Jenkins, Chance and Browne managed to keep ALRA in being during the war, and in 1945 they reconstituted the organisation with Jenkins as Secretary. But the outlook was discouraging. Abortion was still euphemistically referred to in both the press and in parliament as ‘the illegal operation’, and Jenkins felt unable to tell family friends that she was a member of ALRA. However, in 1951 the Pope informed a congress of Italian midwives that the termination of pregnancy was wrong even when needed to save a woman’s life. The strong reaction against this pronouncement persuaded ALRA that the time was ripe for a private member’s bill and Joseph Reeves MP, a Vice President of the Ethical Union (now Humanists UK), agreed to bring one forward. Jenkins threw herself into the task of lobbying, but many MPs were wary of the Catholic vote in their constituencies and Reeves’ bill was talked out. Even so, it was now clear that many MPs favoured reform, and further impetus was given to ALRA’s campaign when the public became aware of the thalidomide tragedy.

In 1960 Jenkins published her book Law For The Rich, which set out the case for abortion law reform. Jenkins pointed out that most of those seeking an abortion were married women who already had several children. And although those with financial means were able to obtain safe therapeutic abortions, working class women were forced to resort to dangerous ‘back-street’ abortions. Jenkins also questioned why the Catholic church had an influence on the issue out of all proportion to its numbers.

In 1966 David Steel MP read Jenkins’ book and found it ‘movingly impressive’. A series of parliamentary bills sponsored by ALRA had built cross-party support for reform, and Steel was further encouraged by the fact that leading members of ALRA were experienced and effective parliamentary lobbyists. He consequently brought forward his own bill and, despite fierce opposition from Catholic MPs, the bill passed both Houses of Parliament and became the Abortion Act 1967.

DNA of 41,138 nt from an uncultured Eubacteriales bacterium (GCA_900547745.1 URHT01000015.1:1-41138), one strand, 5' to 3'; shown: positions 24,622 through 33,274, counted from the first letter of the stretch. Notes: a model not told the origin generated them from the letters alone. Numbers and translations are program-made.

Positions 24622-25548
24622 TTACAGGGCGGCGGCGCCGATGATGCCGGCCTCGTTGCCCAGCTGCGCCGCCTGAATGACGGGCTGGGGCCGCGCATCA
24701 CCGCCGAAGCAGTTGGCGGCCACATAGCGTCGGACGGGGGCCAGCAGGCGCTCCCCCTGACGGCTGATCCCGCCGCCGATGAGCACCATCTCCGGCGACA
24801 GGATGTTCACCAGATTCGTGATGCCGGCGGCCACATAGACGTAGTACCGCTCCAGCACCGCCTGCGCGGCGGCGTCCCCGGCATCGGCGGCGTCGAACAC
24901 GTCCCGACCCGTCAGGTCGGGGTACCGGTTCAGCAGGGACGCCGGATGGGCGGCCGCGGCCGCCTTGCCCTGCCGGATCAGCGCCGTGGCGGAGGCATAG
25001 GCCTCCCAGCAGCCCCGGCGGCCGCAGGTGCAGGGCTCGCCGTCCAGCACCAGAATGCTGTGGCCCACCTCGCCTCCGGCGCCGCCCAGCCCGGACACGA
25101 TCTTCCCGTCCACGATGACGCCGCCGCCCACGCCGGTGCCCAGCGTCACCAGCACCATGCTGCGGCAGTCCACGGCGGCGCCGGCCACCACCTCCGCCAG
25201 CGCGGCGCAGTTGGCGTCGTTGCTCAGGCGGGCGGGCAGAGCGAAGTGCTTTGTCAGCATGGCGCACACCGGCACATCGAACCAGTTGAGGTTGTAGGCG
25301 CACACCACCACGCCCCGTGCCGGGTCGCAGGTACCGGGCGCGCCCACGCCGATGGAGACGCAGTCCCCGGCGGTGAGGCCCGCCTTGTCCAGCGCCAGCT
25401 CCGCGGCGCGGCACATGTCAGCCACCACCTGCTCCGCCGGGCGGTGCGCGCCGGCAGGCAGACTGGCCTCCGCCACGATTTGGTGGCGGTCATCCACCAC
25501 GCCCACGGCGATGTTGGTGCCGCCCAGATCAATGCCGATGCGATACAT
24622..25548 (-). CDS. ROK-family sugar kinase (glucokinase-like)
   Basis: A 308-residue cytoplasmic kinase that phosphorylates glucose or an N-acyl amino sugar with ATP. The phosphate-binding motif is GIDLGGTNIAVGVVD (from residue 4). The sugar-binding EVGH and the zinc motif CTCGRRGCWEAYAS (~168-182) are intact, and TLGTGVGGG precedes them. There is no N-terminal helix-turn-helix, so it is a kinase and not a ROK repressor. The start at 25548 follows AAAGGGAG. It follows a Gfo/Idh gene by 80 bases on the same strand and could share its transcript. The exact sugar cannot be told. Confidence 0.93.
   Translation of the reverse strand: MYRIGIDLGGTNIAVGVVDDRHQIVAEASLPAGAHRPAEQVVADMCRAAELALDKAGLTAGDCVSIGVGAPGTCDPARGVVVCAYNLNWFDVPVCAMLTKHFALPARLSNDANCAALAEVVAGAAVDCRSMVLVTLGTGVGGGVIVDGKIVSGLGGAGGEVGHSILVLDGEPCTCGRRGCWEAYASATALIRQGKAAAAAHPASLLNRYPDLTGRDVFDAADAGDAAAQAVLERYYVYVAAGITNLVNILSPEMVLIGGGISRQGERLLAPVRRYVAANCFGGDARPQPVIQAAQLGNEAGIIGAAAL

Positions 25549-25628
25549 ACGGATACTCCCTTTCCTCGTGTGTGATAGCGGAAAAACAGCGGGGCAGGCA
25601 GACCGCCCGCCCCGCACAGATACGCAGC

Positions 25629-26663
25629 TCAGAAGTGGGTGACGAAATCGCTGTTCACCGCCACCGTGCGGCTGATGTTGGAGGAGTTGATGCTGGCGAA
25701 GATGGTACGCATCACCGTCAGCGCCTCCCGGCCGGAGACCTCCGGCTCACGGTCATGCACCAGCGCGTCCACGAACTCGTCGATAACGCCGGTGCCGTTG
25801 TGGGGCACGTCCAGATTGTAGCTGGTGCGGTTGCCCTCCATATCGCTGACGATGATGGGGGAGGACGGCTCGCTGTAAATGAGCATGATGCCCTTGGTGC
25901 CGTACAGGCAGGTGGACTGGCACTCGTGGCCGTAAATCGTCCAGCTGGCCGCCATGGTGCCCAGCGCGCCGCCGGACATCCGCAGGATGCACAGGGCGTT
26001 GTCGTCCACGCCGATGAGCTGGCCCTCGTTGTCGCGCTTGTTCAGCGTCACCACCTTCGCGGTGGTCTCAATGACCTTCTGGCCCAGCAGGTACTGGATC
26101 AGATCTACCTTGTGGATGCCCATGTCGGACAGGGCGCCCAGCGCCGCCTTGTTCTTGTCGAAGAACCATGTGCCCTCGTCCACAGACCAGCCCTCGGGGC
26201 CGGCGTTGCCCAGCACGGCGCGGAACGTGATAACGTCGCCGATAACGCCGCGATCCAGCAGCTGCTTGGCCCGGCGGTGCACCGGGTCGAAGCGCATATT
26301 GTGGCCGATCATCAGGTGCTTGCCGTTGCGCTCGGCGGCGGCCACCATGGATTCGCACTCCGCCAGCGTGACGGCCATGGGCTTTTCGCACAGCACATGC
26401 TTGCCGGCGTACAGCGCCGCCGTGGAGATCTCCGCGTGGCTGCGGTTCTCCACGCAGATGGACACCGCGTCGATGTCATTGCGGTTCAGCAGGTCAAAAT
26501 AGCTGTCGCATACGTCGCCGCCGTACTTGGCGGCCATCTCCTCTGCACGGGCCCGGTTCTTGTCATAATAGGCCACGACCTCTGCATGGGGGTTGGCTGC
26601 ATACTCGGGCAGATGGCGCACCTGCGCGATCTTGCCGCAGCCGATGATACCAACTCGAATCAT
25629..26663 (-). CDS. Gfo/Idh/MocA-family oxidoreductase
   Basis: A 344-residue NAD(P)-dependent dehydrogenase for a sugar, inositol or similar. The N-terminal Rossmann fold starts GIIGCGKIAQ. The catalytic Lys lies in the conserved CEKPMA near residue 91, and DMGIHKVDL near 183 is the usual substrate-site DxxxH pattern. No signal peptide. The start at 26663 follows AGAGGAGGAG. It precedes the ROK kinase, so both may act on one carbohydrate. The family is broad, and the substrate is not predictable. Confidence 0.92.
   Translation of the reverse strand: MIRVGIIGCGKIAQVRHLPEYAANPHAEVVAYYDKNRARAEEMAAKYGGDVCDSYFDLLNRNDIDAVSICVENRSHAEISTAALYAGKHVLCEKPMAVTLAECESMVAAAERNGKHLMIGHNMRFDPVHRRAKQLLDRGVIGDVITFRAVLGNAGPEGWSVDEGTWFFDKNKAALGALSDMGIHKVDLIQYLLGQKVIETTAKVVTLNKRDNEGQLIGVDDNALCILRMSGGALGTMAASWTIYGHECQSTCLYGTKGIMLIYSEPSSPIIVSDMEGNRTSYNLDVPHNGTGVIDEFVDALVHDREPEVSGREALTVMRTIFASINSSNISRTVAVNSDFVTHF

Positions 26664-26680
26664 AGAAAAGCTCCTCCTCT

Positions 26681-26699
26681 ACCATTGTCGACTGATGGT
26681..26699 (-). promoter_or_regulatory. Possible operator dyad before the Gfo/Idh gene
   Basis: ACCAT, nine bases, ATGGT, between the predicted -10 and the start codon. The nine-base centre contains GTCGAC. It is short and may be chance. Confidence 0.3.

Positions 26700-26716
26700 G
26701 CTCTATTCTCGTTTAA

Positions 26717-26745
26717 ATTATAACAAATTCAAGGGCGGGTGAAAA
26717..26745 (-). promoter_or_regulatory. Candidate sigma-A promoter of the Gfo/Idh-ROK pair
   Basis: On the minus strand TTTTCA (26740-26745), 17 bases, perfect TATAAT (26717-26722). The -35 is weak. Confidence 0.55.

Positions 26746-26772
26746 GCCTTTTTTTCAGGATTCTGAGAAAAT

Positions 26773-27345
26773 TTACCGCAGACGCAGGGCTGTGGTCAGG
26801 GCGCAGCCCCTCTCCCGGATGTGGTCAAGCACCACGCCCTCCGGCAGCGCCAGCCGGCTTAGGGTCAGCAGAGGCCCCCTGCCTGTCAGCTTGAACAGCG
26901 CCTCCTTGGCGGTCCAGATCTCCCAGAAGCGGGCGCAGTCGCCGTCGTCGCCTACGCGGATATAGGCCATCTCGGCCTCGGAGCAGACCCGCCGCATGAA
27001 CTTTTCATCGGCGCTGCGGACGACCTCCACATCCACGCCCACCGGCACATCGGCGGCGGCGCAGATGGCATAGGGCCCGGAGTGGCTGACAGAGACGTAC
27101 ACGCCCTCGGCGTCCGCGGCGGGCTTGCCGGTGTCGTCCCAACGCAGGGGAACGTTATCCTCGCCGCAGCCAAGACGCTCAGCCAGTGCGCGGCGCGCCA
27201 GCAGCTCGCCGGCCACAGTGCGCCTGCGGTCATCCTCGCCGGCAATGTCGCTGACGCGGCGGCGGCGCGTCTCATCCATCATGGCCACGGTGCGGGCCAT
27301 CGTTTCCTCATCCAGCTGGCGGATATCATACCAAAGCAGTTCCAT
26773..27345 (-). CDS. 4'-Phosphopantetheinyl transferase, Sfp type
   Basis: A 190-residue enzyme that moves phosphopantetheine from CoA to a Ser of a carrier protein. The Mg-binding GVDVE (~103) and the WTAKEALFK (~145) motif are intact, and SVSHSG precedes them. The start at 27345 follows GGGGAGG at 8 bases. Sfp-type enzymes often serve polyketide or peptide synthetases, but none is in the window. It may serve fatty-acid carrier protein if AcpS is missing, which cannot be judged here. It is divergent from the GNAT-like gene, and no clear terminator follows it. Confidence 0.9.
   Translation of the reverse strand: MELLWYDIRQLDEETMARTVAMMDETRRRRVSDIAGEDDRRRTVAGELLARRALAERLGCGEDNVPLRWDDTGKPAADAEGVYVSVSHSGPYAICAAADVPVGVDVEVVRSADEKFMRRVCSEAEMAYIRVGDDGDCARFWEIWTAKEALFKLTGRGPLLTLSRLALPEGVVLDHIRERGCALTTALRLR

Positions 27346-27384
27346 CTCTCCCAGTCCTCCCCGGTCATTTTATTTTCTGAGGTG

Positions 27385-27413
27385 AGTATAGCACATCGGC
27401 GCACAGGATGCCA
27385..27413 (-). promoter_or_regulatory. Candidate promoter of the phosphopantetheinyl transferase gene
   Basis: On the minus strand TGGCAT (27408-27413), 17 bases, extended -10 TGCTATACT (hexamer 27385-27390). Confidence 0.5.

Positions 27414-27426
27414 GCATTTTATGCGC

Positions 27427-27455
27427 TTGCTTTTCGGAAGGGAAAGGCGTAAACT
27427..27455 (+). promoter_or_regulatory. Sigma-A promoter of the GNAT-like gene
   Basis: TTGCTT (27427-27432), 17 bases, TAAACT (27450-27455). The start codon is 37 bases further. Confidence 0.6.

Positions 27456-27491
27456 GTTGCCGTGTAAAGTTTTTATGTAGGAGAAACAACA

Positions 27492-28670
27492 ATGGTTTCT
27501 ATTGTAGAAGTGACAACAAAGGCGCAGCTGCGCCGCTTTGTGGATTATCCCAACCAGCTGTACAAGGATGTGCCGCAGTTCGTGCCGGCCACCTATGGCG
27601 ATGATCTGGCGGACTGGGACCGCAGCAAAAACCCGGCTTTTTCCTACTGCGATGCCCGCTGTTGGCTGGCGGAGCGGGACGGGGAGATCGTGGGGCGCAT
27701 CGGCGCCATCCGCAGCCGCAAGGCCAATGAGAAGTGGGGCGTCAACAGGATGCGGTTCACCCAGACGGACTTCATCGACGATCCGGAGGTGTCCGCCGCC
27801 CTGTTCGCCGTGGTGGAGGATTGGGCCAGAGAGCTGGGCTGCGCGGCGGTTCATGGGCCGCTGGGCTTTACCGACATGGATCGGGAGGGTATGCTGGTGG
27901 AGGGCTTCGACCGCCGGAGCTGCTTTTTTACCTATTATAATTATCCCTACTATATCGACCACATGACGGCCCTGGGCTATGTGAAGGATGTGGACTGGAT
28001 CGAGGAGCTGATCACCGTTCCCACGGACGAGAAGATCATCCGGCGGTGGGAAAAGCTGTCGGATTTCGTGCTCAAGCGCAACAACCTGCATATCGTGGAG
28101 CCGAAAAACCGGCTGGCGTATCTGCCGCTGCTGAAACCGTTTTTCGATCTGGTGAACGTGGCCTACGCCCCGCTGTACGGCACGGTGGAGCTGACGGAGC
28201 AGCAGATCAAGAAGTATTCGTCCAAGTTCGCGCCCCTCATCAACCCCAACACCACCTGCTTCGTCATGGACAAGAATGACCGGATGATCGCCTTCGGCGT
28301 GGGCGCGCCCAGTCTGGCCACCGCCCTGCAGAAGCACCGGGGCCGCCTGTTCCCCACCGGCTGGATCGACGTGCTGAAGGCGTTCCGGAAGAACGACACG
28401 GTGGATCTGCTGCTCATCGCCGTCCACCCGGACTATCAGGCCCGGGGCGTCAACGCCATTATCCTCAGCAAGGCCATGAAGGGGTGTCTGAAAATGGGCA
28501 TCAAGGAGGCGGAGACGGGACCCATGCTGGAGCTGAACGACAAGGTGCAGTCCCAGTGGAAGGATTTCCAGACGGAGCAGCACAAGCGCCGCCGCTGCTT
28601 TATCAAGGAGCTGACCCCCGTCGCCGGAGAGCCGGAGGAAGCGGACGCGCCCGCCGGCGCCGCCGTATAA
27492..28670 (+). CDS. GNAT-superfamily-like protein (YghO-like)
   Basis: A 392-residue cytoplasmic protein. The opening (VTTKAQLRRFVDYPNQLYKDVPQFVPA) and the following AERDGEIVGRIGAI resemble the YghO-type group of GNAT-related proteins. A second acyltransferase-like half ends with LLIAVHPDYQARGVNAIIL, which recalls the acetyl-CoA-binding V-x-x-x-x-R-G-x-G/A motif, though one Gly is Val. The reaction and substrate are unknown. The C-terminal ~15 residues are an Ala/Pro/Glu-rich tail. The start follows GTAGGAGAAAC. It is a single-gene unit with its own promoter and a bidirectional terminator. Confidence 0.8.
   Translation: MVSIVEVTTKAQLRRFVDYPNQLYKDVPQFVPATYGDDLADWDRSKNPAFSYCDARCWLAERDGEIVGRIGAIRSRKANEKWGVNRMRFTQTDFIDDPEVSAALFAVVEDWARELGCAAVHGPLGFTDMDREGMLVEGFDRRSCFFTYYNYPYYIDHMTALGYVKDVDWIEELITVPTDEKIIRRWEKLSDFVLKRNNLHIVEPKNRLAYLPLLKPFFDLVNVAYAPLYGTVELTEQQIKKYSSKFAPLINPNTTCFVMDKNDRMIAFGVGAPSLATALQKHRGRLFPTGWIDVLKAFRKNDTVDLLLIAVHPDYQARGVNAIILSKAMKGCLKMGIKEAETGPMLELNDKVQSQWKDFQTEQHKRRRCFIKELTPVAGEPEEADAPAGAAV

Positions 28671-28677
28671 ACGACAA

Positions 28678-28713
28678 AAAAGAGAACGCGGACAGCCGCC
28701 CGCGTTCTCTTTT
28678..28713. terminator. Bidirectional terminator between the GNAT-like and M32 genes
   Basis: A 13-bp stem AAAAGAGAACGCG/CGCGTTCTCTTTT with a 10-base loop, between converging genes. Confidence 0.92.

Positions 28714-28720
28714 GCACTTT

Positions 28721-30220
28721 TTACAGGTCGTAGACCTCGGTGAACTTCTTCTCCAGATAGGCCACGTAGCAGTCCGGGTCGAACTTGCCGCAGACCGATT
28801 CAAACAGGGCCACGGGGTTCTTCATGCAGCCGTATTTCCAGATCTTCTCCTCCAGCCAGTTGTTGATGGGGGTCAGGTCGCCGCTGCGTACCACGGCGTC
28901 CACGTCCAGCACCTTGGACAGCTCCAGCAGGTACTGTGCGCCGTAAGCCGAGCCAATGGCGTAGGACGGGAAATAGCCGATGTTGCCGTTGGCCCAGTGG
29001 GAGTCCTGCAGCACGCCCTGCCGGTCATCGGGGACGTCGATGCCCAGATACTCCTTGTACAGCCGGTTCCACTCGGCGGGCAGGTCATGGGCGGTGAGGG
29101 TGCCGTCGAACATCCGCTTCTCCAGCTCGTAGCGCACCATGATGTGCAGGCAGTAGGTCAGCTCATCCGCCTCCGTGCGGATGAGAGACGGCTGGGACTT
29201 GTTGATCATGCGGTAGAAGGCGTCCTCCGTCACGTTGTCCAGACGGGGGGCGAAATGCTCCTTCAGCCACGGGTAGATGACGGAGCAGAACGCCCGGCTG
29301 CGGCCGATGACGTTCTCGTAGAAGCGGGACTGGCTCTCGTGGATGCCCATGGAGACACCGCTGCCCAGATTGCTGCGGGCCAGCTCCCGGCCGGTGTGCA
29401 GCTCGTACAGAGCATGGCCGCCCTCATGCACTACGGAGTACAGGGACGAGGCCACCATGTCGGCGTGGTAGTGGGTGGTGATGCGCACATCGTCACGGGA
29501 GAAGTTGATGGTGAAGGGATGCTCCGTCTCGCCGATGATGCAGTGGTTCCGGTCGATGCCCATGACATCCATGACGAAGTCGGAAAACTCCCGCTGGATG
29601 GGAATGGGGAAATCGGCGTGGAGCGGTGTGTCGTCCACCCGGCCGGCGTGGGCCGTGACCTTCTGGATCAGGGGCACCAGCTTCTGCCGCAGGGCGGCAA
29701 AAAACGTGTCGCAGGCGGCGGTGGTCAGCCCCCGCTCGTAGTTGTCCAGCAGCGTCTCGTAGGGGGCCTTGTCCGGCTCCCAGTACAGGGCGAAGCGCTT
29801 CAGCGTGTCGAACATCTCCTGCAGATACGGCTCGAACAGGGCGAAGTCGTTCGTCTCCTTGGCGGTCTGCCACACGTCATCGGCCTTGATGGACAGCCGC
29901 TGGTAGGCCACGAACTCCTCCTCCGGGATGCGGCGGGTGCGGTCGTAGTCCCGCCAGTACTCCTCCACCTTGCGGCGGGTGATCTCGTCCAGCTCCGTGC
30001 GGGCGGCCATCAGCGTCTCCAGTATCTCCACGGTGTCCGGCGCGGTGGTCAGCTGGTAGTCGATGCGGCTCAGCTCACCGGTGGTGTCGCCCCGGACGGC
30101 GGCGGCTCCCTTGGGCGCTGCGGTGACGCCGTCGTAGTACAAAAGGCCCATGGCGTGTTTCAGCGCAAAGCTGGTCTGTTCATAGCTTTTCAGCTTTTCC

Jenkins had retired from ALRA at the age of 76, but lived to see the Abortion Act come into law. The last surviving member of the original ALRA committee, Alice Jenkins died in London on 25 December 1967, eight weeks after the Act received royal assent.


Alice Jenkins was remembered by Dora Russell as being ‘frail but determined’, and by the authors of Abortion Law Reformed as supplying ‘the essential administrative gifts that were required to maintain the organization [ALRA] in being’. Like the other humanist members of ALRA, Jenkins believed in freedom of choice, and was an indefatigable defender of her cause against fervent religious and socially conservative challengers. Jenkins observed that she had written Law for the Rich ‘only because of my hatred of preventable suffering’. The result of her compassion was a defining role in the success of a major piece of reforming legislation, helping to secure safe, legal abortions for women.

Read More

Alice Jenkins, Law for the Rich: A Plea for the Reform of the Abortion Law (1960)

Madeleine Simms and Keith Hindell, Abortion Law Reformed (1971)

David Steel, Against Goliath: David Steel’s Story (1989)

Alice Jenkins | Oxford Dictionary of National Biography

By Paul Ewans